Washington’s state epidemiologist on Friday offered a stark assessment of a critical shortage of personal protective gear for health care workers and testing supplies needed to combat the coronavirus pandemic and safeguard workers.

“We have health care workers wearing bandannas at this point,” Dr. Scott Lindquist told The Seattle Times on Friday.  “Our warehouse is empty. Literally, we don’t have any [equipment] to be given out. And when we do get it, we give it out right away.”

Washington, as one of the states worst hit by the coronavirus pandemic, has been able to tap into the National Strategic Stockpile, a U.S. Department of Health and Human Services program that holds medical supplies and pharmaceuticals to supplement local stocks during public health emergencies.

State officials report receiving two shipments of federal supplies. The first order had its last shipment arrive by March 6. The second order arrived last week.

The state made another order for supplies March 13 as the scope of the epidemic escalated greatly in the Puget Sound region. The last order was only approved Friday after a week’s delay, according to Casey Katims, Gov. Jay Inslee’s Director of Federal and Inter-State Affairs.

During this past week of shortages, members of the congressional delegation and state officials pressed for additional distribution.

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“We are sending a very strong message every single day to the federal government. We are out of PPE [personal protective equipment]. We are out of lab equipment. We’re out of reagents [used for tests]. We need them to send it now,” Lindquist said Friday.

Inslee, in a news conference Friday, said the new supplies are expected to arrive during the next few days. They will include 1.6 million N95 respirator masks, 12 million disposable gloves, 560,000 surgical masks, 650,000 disposable gowns and 74,000 canisters of disinfectant wipes.

There also could be some help coming from the Energy Department, which operates the Hanford nuclear site in south-central Washington.

A spokesman for Sen. Maria Cantwell, D-Wash., said the Energy Department has sent a supply of Tyvek suits to the federal Centers for Disease Control and Prevention for distribution. They are currently working with  local health organizations to see what other items are available, according to Ben Marvin-Vanderryn, a Cantwell spokesman.

The shortage of protective equipment for health care workers is escalating their risks of contracting COVID-19, the disease caused by the coronavirus, and depriving overstretched hospitals of their services at a time of great need. It is part of a nationwide dearth of respirator masks, gowns and other types of gear that earlier this week prompted a multitude of health care workers to take to social media — rallying with the Twitter hashtag #GetMePPE — to display the gear they were trying to get by with.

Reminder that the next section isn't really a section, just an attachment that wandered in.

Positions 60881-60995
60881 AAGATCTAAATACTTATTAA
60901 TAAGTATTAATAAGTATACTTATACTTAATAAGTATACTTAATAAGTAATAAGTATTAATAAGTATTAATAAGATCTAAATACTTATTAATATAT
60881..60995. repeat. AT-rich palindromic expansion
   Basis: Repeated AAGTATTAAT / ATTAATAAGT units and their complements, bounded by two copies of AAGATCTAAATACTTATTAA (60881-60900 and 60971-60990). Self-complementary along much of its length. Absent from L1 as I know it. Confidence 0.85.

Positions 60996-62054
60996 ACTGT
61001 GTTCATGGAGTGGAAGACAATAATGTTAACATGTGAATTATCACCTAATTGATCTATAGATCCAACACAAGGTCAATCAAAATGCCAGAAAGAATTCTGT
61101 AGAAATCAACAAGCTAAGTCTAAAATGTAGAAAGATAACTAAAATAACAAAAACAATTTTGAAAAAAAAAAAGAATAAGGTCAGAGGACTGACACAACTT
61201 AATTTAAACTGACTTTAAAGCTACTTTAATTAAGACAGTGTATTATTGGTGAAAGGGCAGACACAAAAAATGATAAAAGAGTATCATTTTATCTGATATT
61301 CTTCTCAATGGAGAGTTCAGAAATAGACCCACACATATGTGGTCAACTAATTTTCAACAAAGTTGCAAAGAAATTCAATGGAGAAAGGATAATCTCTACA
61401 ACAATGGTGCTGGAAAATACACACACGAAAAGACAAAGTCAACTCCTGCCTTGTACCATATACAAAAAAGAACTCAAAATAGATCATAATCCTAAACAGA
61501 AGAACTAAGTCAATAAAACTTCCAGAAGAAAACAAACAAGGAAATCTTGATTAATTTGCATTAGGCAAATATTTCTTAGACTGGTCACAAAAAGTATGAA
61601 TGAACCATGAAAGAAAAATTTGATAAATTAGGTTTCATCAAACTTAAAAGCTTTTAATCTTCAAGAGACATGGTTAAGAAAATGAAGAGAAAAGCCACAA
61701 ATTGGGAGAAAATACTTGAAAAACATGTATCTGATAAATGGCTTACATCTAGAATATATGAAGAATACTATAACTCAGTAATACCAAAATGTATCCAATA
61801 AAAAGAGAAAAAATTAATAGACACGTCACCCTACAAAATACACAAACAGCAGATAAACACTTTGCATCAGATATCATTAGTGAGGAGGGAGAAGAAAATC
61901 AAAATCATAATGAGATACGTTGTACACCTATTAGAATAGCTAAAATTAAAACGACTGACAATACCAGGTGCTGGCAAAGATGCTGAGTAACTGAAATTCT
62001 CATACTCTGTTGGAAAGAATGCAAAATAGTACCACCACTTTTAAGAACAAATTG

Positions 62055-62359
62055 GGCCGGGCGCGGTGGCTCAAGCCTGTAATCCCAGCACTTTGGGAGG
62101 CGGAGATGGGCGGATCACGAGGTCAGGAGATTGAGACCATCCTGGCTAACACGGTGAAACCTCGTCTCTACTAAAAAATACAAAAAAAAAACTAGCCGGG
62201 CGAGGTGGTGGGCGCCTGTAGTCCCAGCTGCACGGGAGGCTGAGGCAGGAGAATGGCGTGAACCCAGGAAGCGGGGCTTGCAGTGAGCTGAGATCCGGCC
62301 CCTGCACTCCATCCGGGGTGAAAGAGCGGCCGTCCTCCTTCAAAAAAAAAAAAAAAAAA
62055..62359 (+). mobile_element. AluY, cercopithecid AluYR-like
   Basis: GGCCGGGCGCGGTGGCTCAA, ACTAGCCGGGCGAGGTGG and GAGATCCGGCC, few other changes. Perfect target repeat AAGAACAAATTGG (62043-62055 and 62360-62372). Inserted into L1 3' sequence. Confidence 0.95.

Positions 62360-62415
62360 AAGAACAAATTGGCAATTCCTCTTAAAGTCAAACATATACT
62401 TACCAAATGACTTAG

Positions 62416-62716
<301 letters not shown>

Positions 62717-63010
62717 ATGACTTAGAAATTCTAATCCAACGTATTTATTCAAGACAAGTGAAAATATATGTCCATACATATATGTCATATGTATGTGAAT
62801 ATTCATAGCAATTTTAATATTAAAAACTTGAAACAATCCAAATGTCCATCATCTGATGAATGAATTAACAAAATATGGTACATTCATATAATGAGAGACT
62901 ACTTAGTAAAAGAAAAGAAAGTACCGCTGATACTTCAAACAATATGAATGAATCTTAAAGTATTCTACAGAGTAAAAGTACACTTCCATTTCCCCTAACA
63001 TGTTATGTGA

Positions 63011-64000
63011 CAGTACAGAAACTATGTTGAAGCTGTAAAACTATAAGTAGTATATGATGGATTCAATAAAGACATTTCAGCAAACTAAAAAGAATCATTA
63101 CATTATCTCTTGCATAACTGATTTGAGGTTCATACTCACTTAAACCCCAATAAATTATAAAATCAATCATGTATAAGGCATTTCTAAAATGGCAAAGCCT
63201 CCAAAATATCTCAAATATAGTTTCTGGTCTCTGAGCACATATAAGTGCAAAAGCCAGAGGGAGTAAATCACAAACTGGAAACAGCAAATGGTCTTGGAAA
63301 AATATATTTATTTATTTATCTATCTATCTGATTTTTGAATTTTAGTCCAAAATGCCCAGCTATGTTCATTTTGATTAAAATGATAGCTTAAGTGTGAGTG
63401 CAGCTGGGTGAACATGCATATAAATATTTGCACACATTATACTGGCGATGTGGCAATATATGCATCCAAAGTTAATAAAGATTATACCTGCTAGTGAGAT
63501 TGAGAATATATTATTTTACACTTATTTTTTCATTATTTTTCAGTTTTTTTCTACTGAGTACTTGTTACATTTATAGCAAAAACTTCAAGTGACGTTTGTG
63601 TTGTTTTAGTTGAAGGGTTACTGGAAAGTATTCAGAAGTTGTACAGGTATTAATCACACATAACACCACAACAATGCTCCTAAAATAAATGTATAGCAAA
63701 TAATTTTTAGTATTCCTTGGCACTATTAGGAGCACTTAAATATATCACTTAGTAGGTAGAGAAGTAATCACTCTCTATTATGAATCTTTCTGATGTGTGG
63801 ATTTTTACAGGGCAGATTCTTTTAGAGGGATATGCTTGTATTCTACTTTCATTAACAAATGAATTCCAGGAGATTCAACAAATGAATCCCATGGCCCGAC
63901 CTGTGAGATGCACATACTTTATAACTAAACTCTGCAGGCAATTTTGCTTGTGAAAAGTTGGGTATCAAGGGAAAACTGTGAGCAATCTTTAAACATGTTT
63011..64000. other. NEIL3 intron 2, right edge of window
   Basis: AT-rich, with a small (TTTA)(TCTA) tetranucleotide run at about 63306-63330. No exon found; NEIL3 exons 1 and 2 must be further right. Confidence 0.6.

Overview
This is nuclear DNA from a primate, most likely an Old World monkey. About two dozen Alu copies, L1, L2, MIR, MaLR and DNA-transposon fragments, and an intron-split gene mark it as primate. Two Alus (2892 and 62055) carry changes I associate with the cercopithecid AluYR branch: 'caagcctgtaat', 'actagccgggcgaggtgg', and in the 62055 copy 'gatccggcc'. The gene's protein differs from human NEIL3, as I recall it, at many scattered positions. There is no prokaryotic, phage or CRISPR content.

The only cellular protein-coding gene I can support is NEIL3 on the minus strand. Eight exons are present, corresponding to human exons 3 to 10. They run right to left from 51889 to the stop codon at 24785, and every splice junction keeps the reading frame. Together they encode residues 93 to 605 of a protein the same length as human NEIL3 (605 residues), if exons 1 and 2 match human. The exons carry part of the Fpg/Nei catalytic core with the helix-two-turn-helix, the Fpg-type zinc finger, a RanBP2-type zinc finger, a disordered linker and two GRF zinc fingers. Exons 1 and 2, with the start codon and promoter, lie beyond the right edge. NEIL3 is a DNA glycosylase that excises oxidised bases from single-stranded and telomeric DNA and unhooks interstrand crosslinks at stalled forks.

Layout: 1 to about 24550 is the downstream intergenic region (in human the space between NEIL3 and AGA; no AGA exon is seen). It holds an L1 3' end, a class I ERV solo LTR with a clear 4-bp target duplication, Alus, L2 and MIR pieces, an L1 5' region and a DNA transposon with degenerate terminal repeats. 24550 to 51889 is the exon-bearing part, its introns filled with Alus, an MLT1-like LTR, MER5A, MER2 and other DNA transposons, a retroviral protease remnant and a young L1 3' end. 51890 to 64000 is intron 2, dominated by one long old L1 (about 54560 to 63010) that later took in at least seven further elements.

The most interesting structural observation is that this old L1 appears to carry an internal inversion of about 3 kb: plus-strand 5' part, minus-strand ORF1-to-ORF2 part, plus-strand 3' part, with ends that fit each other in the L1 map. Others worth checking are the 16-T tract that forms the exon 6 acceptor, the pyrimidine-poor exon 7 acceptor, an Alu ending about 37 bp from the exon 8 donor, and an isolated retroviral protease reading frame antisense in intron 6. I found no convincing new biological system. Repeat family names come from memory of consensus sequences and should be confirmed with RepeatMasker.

In Washington, there are more than 1,500 confirmed coronavirus cases and more than 80 deaths, as of Friday. Lindquist said that the statewide supply shortages are so severe that some “health systems are completely out of protective equipment,” and that some workers have taken to making cloth masks.

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The protective equipment situation is dire at Seattle area hospitals, said Victory Lonnquist, a trained medic and community activist.

“It’s like the Wild West. It’s hard to believe that in a First World country, we’re facing this,” Lonnquist said.

At Harborview Medical Center in Seattle, a healthcare worker who cares for patients potentially exposed to the coronavirus said that the hospital has run out of masks with attached plastic eye shields once used as protection. So now, the staff are using a mask and a separate pair of plastic glasses, which at some point may need to be washed and reused.

“We are running very low on everything and trying to conserve. If not resupplied it is going to be really difficult,” said the worker, who spoke anonymously.

This week, Lonnquist launched the “Mask Drive – Help our first responders!” public Facebook group. The campaign calls on citizens to volunteer supplies or sewing skills to create makeshift masks based on designs recommended by the CDC.

For Washington, the shortages also have limited statewide efforts to expand testing for the coronavirus.

Lindquist, the state epidemiologist, said that workers who take the specimens from patients may not have the protective gear they need, or even the swabs needed to take a specimen. There also is a lack of transport media, or the solutions needed to cover the specimens so they remain viable during shipment. And at the laboratories, there isn’t enough of the reagents needed to process the tests.

“All these are creating bottlenecks to getting tested,” Lindquist said. At this point, he said, these are more serious problems than the overall capacity of laboratories to process the samples.

If the federal government wants everyone who needs a test to get one, then “send us the equipment,” Lindquist said.

Seattle Times reporter Evan Bush contributed to this report.

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